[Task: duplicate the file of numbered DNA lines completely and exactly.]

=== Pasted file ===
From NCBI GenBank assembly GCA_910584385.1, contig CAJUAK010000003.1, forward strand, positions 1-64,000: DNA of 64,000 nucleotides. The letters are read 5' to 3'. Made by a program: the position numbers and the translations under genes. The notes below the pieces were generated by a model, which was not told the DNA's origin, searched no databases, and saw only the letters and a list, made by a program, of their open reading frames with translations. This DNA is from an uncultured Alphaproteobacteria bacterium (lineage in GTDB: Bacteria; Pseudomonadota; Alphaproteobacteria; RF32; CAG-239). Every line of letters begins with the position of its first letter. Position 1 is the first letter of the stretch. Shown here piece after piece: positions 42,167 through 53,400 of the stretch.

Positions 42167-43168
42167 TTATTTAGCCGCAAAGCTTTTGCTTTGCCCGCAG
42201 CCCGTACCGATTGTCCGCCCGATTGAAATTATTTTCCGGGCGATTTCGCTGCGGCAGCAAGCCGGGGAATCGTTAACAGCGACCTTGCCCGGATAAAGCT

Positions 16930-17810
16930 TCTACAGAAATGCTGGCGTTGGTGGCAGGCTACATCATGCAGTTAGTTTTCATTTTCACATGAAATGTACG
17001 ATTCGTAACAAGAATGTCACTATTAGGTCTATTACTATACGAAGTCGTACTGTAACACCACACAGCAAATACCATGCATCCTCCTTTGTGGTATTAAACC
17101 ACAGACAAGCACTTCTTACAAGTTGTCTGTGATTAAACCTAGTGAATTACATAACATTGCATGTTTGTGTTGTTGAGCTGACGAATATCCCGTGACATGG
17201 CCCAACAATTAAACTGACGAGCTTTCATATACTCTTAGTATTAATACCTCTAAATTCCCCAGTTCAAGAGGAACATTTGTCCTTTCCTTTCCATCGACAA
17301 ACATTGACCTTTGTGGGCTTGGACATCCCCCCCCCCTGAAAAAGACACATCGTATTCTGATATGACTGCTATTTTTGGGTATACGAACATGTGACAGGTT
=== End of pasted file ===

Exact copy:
From NCBI GenBank assembly GCA_910584385.1, contig CAJUAK010000003.1, forward strand, positions 1-64,000: DNA of 64,000 nucleotides. The letters are read 5' to 3'. Made by a program: the position numbers and the translations under genes. The notes below the pieces were generated by a model, which was not told the DNA's origin, searched no databases, and saw only the letters and a list, made by a program, of their open reading frames with translations. This DNA is from an uncultured Alphaproteobacteria bacterium (lineage in GTDB: Bacteria; Pseudomonadota; Alphaproteobacteria; RF32; CAG-239). Every line of letters begins with the position of its first letter. Position 1 is the first letter of the stretch. Shown here piece after piece: positions 42,167 through 53,400 of the stretch.

Positions 42167-43168
42167 TTATTTAGCCGCAAAGCTTTTGCTTTGCCCGCAG
42201 CCCGTACCGATTGTCCGCCCGATTGAAATTATTTTCCGGGCGATTTCGCTGCGGCAGCAAGCCGGGGAATCGTTAACAGCGACCTTGCCCGGATAAAGCT

Positions 16930-17810
16930 TCTACAGAAATGCTGGCGTTGGTGGCAGGCTACATCATGCAGTTAGTTTTCATTTTCACATGAAATGTACG
17001 ATTCGTAACAAGAATGTCACTATTAGGTCTATTACTATACGAAGTCGTACTGTAACACCACACAGCAAATACCATGCATCCTCCTTTGTGGTATTAAACC
17101 ACAGACAAGCACTTCTTACAAGTTGTCTGTGATTAAACCTAGTGAATTACATAACATTGCATGTTTGTGTTGTTGAGCTGACGAATATCCCGTGACATGG
17201 CCCAACAATTAAACTGACGAGCTTTCATATACTCTTAGTATTAATACCTCTAAATTCCCCAGTTCAAGAGGAACATTTGTCCTTTCCTTTCCATCGACAA
17301 ACATTGACCTTTGTGGGCTTGGACATCCCCCCCCCCTGAAAAAGACACATCGTATTCTGATATGACTGCTATTTTTGGGTATACGAACATGTGACAGGTT